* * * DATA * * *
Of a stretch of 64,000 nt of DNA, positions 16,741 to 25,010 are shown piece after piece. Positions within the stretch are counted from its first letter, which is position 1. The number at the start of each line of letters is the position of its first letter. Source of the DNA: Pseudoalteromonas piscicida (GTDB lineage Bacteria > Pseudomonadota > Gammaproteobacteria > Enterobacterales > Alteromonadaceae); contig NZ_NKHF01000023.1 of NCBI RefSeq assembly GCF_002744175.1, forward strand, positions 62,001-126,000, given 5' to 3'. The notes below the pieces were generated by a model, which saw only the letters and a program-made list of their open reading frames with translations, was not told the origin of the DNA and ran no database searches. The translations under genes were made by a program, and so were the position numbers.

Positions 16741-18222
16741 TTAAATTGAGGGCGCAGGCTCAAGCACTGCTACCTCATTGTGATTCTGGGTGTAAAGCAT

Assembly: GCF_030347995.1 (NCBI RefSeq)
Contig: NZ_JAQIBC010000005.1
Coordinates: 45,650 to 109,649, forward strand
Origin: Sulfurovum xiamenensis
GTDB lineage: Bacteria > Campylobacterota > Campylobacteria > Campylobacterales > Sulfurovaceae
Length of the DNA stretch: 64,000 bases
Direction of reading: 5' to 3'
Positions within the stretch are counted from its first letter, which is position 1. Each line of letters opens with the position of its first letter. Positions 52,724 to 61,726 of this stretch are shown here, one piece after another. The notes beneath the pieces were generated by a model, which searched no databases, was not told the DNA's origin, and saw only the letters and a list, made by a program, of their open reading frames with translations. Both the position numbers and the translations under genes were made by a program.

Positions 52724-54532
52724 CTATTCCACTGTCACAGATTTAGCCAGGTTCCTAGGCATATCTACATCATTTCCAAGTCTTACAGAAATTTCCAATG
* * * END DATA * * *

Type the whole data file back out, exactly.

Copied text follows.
Of a stretch of 64,000 nt of DNA, positions 16,741 to 25,010 are shown piece after piece. Positions within the stretch are counted from its first letter, which is position 1. The number at the start of each line of letters is the position of its first letter. Source of the DNA: Pseudoalteromonas piscicida (GTDB lineage Bacteria > Pseudomonadota > Gammaproteobacteria > Enterobacterales > Alteromonadaceae); contig NZ_NKHF01000023.1 of NCBI RefSeq assembly GCF_002744175.1, forward strand, positions 62,001-126,000, given 5' to 3'. The notes below the pieces were generated by a model, which saw only the letters and a program-made list of their open reading frames with translations, was not told the origin of the DNA and ran no database searches. The translations under genes were made by a program, and so were the position numbers.

Positions 16741-18222
16741 TTAAATTGAGGGCGCAGGCTCAAGCACTGCTACCTCATTGTGATTCTGGGTGTAAAGCAT

Assembly: GCF_030347995.1 (NCBI RefSeq)
Contig: NZ_JAQIBC010000005.1
Coordinates: 45,650 to 109,649, forward strand
Origin: Sulfurovum xiamenensis
GTDB lineage: Bacteria > Campylobacterota > Campylobacteria > Campylobacterales > Sulfurovaceae
Length of the DNA stretch: 64,000 bases
Direction of reading: 5' to 3'
Positions within the stretch are counted from its first letter, which is position 1. Each line of letters opens with the position of its first letter. Positions 52,724 to 61,726 of this stretch are shown here, one piece after another. The notes beneath the pieces were generated by a model, which searched no databases, was not told the DNA's origin, and saw only the letters and a list, made by a program, of their open reading frames with translations. Both the position numbers and the translations under genes were made by a program.

Positions 52724-54532
52724 CTATTCCACTGTCACAGATTTAGCCAGGTTCCTAGGCATATCTACATCATTTCCAAGTCTTACAGAAATTTCCAATG